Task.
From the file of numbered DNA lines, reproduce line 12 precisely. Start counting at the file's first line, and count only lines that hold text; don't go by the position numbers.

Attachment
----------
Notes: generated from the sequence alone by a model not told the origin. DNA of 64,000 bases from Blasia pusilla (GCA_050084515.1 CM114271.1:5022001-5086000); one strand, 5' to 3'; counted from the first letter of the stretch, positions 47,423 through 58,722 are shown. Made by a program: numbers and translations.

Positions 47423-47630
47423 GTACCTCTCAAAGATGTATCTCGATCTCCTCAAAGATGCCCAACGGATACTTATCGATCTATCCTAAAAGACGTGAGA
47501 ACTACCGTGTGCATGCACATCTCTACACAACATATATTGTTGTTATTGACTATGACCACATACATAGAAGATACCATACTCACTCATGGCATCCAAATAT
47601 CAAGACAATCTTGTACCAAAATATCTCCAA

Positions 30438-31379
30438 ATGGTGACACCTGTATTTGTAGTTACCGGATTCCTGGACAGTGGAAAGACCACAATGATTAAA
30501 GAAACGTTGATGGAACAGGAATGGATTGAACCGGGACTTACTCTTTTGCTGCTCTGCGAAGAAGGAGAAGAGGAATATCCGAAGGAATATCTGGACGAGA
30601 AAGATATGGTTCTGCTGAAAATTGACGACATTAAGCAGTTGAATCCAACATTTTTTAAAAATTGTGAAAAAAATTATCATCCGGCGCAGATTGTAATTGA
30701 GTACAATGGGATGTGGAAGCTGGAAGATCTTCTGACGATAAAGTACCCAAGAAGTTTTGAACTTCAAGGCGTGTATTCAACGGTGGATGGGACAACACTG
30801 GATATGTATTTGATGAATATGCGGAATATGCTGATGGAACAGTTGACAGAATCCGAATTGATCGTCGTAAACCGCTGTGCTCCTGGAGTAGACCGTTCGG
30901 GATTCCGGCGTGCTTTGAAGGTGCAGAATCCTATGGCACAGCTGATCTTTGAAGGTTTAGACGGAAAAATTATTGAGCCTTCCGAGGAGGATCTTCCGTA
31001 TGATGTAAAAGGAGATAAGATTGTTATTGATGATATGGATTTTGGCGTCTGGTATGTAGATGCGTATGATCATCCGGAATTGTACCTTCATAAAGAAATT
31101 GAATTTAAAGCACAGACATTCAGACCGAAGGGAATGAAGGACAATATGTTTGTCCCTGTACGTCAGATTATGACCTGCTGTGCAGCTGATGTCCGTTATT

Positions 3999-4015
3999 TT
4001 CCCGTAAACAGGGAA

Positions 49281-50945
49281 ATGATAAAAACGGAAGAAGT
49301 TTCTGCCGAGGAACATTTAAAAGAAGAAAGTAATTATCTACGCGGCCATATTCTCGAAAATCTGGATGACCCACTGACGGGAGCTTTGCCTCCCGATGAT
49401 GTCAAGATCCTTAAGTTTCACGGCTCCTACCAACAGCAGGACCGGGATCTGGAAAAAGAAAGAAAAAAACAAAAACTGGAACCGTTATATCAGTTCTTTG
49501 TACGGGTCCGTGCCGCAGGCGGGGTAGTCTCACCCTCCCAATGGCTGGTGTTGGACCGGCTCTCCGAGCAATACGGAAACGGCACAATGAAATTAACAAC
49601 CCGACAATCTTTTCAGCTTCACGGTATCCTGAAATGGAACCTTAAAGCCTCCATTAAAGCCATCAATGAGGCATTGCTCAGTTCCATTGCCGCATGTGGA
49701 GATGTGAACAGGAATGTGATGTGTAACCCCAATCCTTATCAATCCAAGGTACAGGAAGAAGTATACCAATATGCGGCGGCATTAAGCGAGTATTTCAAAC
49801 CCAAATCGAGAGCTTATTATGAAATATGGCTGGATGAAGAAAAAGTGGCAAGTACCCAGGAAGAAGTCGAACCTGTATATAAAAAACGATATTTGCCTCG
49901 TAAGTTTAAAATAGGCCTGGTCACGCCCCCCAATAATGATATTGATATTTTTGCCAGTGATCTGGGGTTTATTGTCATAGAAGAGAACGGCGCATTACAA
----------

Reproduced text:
30901 GATTCCGGCGTGCTTTGAAGGTGCAGAATCCTATGGCACAGCTGATCTTTGAAGGTTTAGACGGAAAAATTATTGAGCCTTCCGAGGAGGATCTTCCGTA